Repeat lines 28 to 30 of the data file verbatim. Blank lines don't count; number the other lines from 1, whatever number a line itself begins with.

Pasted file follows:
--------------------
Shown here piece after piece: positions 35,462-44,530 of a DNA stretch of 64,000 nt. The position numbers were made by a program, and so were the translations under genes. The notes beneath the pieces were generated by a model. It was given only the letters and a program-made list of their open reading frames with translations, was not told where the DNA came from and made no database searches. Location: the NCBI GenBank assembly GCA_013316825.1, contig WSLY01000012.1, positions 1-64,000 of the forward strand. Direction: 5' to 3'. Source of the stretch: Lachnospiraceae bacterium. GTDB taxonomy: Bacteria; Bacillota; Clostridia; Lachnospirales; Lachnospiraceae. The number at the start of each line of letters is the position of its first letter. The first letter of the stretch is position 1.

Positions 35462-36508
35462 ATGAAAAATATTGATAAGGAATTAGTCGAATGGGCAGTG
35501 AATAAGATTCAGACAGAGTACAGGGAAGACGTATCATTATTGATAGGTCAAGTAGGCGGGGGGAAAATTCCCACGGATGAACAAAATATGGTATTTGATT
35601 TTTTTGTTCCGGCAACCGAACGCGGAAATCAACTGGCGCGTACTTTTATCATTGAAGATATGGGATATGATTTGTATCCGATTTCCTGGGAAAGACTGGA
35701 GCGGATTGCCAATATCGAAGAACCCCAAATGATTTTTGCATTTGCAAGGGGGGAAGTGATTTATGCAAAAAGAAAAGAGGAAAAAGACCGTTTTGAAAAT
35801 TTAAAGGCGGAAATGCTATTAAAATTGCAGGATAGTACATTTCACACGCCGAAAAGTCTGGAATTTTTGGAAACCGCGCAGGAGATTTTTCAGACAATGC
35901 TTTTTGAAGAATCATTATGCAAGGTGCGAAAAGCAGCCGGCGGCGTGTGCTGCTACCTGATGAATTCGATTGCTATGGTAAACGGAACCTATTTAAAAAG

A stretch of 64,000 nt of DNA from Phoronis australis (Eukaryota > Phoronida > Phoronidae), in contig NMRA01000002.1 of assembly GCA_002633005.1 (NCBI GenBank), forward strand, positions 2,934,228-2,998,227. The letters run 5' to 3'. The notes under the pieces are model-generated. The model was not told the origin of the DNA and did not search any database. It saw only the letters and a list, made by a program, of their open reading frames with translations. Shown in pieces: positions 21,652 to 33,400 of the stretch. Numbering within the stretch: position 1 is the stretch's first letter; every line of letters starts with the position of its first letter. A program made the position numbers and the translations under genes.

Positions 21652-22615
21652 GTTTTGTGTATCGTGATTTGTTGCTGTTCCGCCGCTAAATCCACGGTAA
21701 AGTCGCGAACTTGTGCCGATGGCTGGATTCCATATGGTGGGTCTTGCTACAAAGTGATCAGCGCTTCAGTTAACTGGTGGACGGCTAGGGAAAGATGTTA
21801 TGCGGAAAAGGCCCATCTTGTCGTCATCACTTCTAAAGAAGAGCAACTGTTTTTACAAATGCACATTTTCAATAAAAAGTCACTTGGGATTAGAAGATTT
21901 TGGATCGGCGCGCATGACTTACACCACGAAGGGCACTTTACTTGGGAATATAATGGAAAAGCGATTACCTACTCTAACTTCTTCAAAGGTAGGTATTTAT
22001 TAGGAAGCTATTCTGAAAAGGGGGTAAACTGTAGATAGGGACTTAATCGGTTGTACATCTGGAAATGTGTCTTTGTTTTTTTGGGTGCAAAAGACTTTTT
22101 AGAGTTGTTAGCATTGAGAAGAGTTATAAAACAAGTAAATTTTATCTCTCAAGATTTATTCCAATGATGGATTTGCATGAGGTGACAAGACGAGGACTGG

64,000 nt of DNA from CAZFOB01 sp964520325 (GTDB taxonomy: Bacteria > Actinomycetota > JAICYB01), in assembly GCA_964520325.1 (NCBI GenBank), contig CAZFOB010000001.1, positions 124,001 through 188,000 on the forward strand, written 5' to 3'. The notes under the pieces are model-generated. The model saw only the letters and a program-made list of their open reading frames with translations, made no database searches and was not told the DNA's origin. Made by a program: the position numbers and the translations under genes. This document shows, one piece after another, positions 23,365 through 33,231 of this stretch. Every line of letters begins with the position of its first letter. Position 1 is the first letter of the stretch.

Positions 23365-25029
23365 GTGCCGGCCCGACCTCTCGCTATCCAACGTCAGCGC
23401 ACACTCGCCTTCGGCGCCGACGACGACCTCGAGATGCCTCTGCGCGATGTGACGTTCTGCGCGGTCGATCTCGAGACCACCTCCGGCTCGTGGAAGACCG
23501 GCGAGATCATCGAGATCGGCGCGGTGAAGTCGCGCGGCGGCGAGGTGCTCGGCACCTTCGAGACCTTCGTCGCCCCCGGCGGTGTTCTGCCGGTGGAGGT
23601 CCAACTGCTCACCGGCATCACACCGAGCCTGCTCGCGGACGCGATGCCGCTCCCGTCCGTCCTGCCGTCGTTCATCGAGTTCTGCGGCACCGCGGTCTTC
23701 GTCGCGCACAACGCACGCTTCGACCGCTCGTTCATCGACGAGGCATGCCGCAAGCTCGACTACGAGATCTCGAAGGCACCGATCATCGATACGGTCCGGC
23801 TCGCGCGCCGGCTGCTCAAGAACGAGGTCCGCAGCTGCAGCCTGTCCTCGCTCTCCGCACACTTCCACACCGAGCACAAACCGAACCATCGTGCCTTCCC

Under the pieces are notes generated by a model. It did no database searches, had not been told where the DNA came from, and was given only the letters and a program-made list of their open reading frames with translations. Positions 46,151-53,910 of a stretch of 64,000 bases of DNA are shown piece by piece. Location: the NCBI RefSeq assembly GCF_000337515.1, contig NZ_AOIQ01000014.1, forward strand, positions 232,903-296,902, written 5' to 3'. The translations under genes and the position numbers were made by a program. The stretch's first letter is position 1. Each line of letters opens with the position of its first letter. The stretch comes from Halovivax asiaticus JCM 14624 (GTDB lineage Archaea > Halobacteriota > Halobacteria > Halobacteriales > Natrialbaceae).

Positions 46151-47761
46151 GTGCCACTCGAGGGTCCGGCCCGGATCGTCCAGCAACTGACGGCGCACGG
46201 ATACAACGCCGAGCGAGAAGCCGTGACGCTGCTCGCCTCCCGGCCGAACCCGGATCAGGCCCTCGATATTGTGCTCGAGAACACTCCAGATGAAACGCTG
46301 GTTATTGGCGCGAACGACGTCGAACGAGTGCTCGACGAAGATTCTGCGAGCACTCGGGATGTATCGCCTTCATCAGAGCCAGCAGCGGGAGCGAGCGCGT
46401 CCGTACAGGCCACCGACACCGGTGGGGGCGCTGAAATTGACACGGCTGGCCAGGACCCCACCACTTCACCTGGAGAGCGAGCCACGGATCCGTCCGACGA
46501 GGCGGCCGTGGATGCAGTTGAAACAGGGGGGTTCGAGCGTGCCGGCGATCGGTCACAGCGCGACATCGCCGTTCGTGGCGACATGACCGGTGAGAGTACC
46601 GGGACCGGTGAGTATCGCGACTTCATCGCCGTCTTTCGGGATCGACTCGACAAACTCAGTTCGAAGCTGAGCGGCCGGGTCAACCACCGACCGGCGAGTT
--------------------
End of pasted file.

46201 ATACAACGCCGAGCGAGAAGCCGTGACGCTGCTCGCCTCCCGGCCGAACCCGGATCAGGCCCTCGATATTGTGCTCGAGAACACTCCAGATGAAACGCTG
46301 GTTATTGGCGCGAACGACGTCGAACGAGTGCTCGACGAAGATTCTGCGAGCACTCGGGATGTATCGCCTTCATCAGAGCCAGCAGCGGGAGCGAGCGCGT
46401 CCGTACAGGCCACCGACACCGGTGGGGGCGCTGAAATTGACACGGCTGGCCAGGACCCCACCACTTCACCTGGAGAGCGAGCCACGGATCCGTCCGACGA